Lilly heart drug effective, but has risks
Prasugrel works better than Plavix, says Lilly, but bleeding is worse; Abbott cholesterol drug effective, study shows.
ORLANDO (CNNMoney.com) -- Eli Lilly revealed positive findings from a late-stage trial of its experimental heart drug prasugrel, but a side effect might prevent it from becoming the potential blockbuster that the company had hoped.
Lilly's experimental anti-clotting drug prasugrel works better than Bristol's Plavix, but its problems with bleeding are significantly worse, according to Lilly-funded study results that were unveiled on Sunday.
If approved, prasugrel would be used to prevent heart attack in patients who are receiving heart stents.
Of the 13,608 patients who enrolled in the study, 9.9 percent of those who took prasugrel died from cardiovascular causes, heart attack or stroke, and 12.1 percent of those who took Plavix died from those causes, according to Dr. Elliott Antman, professor of medicine at Harvard Medical School.
But the side effect of major bleeding showed up in 2.4 percent of prasugrel patients, compared to 1.8 percent in Plavix patients, said Dr. Antman. Nonetheless, the doctor insisted that the overall safety profile - including death, stroke and bleeding, and other factors - for prasugrel was better.
Michael Krensavage, analyst for Raymond James, said the prasugrel study's success in achieving its main goal - lowering the risk of death, heart attack or stroke - was offset by the problems with bleeding.
"I don't think the FDA will approve it without another [clinical] trial," said Krensavage.
"The company will need to prove that it needs to adequately exclude the bleeders." But Krensavage added that Lilly already tried - and failed - to exclude bleeding-prone patients from its trial.
Dr. Antman, speaking at the annual conference of the American Heart Association, said there were 24 fewer cardiovascular deaths with prasugrel, but 16 more bleeding-related deaths. Overall, there were 9 fewer deaths with prasugrel.
"I think this is definitely an approvable drug in my opinion," said Dr. Antman.
But Dr. Antman said that, based on the bleeding side effects shown in his clinical trials, he would not recommend prasugrel for stroke survivors, even though it is being studied as an anti-stroke drug.
"Maybe a future study would find the sweet spot," said Dr. Antman. "What regimen would really help in prior stroke patients?"
The anti-clotting drugs were taken in combination with aspirin, a common form of treatment in preventing heart attacks and clotting in heart disease patients receiving stents.
Barbara Ryan, analyst for Deutsche Bank North America, said that prasugrel could still be approved, but only with a "pretty ugly" warning label, that would limit the numbers of people who could actually use it.
"The efficacy was better than we expected, but the safety was worse," said Ryan. "Obviously, the negative is that it comes with a costly price in terms of bleeding."
Eli Lilly & Co. (Charts, Fortune 500) paid for the study with its Japanese partner Daiichi Sankyo Co. Ltd. The study is phase 3, the final stage before submission to the Food and Drug Administration. Despite the bad news about bleeding, Lilly said it still plans to submit prasugrel to the FDA before the end of this year.
Prasugrel prevents strokes and heart attacks by keeping platelets from clumping together. Its potential competition, the anti-clotting drug Plavix from Bristol-Myers Squibb (Charts, Fortune 500), totaled $3.4 billion in sales during the first nine months.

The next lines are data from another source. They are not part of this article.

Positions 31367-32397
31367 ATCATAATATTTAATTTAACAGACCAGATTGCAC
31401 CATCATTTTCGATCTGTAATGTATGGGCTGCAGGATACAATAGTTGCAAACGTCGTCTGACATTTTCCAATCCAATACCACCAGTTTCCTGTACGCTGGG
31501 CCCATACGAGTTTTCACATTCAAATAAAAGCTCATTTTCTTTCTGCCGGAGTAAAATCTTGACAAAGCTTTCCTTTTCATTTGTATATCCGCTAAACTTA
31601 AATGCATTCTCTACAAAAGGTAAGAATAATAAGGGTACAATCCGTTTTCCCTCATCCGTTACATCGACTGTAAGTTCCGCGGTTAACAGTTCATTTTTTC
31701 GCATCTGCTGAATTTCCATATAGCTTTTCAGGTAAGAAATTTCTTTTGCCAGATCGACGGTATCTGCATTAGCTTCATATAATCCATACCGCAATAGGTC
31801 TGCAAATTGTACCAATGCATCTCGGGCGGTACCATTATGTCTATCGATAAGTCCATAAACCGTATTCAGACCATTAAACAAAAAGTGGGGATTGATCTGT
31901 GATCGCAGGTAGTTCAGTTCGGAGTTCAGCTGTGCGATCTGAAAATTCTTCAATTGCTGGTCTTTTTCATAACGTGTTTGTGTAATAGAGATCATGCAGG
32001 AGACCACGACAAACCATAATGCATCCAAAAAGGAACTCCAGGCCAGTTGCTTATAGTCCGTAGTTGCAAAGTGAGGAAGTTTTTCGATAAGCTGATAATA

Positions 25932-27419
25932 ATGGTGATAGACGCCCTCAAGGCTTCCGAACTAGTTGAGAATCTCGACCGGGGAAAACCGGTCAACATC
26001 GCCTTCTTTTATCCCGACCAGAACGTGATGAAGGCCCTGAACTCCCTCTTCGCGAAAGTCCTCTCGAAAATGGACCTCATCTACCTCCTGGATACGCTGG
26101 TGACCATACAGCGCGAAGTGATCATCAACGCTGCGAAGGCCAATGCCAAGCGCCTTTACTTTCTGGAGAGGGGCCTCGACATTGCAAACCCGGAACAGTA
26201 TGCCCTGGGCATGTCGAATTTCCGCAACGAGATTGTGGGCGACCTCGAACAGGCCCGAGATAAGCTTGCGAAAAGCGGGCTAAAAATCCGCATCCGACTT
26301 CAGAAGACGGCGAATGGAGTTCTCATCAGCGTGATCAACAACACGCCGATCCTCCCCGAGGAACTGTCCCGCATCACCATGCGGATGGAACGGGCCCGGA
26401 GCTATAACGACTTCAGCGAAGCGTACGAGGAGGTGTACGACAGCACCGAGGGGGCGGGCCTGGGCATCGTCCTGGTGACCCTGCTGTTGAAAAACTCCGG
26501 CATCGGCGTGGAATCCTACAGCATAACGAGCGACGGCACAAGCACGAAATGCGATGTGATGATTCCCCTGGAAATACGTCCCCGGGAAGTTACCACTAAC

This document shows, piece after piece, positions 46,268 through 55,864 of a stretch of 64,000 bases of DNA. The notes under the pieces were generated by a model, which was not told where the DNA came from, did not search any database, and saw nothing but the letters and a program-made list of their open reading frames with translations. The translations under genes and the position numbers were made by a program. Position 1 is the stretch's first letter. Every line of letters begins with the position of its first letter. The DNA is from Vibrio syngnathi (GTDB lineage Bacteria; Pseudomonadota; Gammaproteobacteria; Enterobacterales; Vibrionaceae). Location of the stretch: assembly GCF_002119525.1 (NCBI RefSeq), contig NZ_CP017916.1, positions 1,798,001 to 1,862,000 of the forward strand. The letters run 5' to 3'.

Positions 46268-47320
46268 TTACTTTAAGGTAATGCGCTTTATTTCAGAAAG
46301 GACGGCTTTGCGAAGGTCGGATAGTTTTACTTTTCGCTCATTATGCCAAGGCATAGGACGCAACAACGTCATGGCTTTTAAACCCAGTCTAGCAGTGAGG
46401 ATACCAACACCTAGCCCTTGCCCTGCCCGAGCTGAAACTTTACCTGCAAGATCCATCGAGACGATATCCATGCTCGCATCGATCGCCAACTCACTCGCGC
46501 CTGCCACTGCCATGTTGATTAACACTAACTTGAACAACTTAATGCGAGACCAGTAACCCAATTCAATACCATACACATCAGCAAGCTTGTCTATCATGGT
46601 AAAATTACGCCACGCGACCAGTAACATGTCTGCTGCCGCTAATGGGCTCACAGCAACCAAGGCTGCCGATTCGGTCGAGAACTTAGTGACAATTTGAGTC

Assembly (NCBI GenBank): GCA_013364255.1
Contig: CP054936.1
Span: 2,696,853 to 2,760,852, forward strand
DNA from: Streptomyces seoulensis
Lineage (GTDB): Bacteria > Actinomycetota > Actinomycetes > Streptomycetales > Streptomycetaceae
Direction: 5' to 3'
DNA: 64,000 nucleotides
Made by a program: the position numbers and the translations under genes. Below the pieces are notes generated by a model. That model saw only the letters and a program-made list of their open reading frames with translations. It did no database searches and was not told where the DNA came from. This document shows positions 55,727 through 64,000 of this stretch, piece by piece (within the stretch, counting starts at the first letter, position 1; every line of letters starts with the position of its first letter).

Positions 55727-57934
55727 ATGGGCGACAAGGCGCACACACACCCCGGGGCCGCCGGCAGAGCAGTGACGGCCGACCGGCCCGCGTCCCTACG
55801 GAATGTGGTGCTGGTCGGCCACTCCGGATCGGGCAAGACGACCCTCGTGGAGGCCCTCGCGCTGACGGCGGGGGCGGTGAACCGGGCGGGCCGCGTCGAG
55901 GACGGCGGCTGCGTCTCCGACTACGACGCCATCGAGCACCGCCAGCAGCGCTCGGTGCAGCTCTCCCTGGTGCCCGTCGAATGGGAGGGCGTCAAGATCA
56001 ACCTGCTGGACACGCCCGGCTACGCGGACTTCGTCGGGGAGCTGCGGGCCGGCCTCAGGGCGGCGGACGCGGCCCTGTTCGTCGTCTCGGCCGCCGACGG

Bristol maintained that its drug is safe, having been studied in 100,000 patients in clinical trials and prescribed to 70 million people.
"With the wealth of safety and efficacy data on Plavix, this drug is well understood by physicians in a real-world setting," said Bristol spokesmen, in a press release. "The bleeding rate observed with prasugrel in [the study] raises important questions."
The pressure is on Lilly - and the rest of Big Pharma - to produce profitable new drugs to ward off an industry-wide sales vacuum as the patents expire on blockbuster drugs. This results in plunging sales as generic drugmakers flood the markets with low-cost versions of the brand-name drugs.
Some $20 billion worth of drugs will go off patent in 2008, according to a recent report from IMS Health.
The AHA conference features product and research announcements by several major pharmaceutical companies, including Abbott Laboratories (Charts, Fortune 500) which also unveiled significant test results Sunday for an experimental cholesterol treatment that could go on sale as soon as next year.
Abbott reported that Simcor, a combination of two drugs, effectively lowered harmful types of cholesterol, while raising beneficial types of cholesterol. The $20 billion market for cholesterol drugs is currently dominated by Pfizer Inc.'s (Charts, Fortune 500) Lipitor, the world's top-selling drug with nearly $13 billion in 2006 sales.
Simcor is a combination of Niaspan, an extended-release version of niacin (a form of vitamin B) and simvastatin, a generic version of Merck & Co Inc.'s (Charts, Fortune 500) Zocor, which lost patent protection in 2006. The experimental combo has already been submitted to the Food and Drug Administration. If the agency approves it, Simcor could enter the U.S. market in 2008.
In a late-stage, 24-week study involving 600 patients, Simcor lowered harmful types of cholesterol by 14 percent in the low-dose group, and 23 percent in the high-dose group, according to Abbott. The patients who took only simvastatin lowered harmful cholesterol by 7 percent.
Also, patients taking the low dose of Simcor experienced an 18 percent increase in a beneficial type of cholesterol known as HDL (high density lipoprotein), and high-dose patients experienced an increase of 25 percent. HDL increased by 7 percent in those who took only simvastatin, said Abbott.